Jules Spinatsch,  among others

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At the end of the 18th century in Europe, the birth of alpinism coincides with the birth of demonstrations: The storming of the Bastille (1789) took place shortly after the first recorded ascent of Mont-Blanc (1786). Since the French Revolution, human beings from all over the world have marched in order to claim their rights or to denounce injustice.


This became very obvious during the 20th century: History shows how the act of marching has served to exert pressure in favour of the fight for the independence of a country (e.g., Gandhi, Salt Walk, 1930), in favour of the conquest of Civil Rights (Selma Walks in Montgomery, 1965) or to defend the right and freedom to love each other (e.g., the first Gay Prides in 1970). Since the 1970s, some artists have used the act of walking as a medium in itself. Of these, Hamish Fulton is one of the most iconic, as shown by his motto « No walk, no work », his artistic rule, as well as his engaged work about Chomolungma. Others, like Fischli & Weiss (Der rechte Weg, 1983), Mona Hatoum (Performance Still, 1985, 1995) or Markus Raetz (Sans titre [oui-non], 2000) have produced works that represent or integrate the act of walking as a deep quest for identity, as a way of denouncing violence or as a way of changing the world.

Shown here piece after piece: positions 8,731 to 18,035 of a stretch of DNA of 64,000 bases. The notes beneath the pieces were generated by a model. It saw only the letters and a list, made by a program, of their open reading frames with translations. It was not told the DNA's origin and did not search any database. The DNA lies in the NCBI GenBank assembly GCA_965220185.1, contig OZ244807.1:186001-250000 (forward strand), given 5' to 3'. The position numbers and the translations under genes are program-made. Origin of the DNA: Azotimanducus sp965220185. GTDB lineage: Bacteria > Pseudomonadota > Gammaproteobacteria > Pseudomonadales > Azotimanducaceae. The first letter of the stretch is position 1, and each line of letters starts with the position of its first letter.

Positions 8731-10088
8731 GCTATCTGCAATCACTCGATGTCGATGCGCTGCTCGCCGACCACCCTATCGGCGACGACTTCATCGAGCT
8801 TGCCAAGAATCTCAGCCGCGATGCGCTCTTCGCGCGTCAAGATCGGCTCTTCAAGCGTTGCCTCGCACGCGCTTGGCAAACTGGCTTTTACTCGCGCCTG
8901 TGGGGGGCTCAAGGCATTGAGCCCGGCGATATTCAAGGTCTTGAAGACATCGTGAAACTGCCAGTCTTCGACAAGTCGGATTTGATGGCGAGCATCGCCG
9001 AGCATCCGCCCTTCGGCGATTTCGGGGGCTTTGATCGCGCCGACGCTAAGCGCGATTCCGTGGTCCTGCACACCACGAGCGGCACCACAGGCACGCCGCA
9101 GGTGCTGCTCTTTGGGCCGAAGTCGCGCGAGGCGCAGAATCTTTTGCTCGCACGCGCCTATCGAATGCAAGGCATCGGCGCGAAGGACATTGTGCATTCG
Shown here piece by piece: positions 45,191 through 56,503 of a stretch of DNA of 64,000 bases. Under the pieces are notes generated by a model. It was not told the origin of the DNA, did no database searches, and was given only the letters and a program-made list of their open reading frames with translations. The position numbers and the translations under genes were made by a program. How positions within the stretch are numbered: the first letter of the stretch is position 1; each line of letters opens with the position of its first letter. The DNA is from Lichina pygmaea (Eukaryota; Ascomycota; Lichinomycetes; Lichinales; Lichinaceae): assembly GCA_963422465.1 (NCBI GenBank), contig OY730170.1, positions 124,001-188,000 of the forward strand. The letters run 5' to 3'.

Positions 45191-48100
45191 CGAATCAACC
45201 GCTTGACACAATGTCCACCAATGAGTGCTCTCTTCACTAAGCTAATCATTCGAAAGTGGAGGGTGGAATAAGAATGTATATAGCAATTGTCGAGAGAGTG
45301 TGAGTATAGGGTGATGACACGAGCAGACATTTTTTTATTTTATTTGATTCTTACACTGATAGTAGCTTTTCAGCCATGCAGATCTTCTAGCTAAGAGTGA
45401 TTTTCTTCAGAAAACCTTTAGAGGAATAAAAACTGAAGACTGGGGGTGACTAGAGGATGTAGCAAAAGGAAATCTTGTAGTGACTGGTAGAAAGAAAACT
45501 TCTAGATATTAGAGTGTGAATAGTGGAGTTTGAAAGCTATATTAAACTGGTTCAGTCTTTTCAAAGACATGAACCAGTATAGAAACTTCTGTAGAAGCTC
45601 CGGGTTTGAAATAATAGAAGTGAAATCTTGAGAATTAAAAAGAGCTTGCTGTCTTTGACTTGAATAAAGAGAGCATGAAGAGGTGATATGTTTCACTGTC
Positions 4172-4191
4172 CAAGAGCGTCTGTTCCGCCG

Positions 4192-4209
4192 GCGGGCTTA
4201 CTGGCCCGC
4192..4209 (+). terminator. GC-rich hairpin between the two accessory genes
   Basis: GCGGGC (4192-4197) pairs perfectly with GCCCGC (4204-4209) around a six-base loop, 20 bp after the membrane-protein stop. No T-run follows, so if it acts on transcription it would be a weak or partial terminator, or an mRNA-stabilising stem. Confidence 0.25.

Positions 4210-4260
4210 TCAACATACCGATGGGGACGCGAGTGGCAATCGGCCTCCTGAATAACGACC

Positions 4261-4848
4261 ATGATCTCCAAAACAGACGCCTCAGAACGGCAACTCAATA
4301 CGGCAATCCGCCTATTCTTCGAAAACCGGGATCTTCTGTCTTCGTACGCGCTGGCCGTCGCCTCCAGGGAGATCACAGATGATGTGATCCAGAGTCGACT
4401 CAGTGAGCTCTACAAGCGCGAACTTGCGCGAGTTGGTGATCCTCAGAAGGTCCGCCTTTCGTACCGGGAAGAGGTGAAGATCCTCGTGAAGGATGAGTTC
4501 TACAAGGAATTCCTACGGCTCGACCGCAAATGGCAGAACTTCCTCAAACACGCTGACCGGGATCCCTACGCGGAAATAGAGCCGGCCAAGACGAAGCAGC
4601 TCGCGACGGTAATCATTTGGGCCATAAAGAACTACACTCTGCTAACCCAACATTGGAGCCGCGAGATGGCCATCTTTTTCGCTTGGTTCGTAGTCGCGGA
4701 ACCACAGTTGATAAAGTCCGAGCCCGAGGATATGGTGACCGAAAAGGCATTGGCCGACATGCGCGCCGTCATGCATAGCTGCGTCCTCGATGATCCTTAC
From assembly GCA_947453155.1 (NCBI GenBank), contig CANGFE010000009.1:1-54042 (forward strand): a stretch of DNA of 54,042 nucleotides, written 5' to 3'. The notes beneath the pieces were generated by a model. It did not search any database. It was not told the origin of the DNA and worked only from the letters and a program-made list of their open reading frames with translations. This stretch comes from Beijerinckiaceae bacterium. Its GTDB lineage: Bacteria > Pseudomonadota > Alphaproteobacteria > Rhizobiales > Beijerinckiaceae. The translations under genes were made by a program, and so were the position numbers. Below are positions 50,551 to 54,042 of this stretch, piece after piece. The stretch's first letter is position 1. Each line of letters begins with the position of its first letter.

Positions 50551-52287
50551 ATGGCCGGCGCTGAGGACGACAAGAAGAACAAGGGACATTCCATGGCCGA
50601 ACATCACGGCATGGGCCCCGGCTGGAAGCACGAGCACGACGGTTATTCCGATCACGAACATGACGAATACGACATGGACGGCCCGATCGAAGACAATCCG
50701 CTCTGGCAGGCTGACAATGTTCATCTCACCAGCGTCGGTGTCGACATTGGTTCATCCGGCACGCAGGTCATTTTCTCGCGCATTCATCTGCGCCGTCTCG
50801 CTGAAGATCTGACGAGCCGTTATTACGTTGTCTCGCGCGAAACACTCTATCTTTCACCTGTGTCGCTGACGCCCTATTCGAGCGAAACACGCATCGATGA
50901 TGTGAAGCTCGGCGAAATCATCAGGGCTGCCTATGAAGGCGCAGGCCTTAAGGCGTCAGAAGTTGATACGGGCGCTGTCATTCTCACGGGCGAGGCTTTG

Proposed by the Valais Art Museum, the exhibition En Marche ! will take place at the Pénitencier [Old Prison] in Sion between June 2017 and January 2018. With a scientific and interdisciplinary scope, it will engage works of art in a thematic dialogue with objects and documents from geological, historical and film collections dating from the 18th century to 2017. From the footprint to the transgression of borders, from mountain climbing to political protest, the act of walking will be approached through the process of engaging body and mind: Making a step is making a choice; walking into a direction is expressing an opinion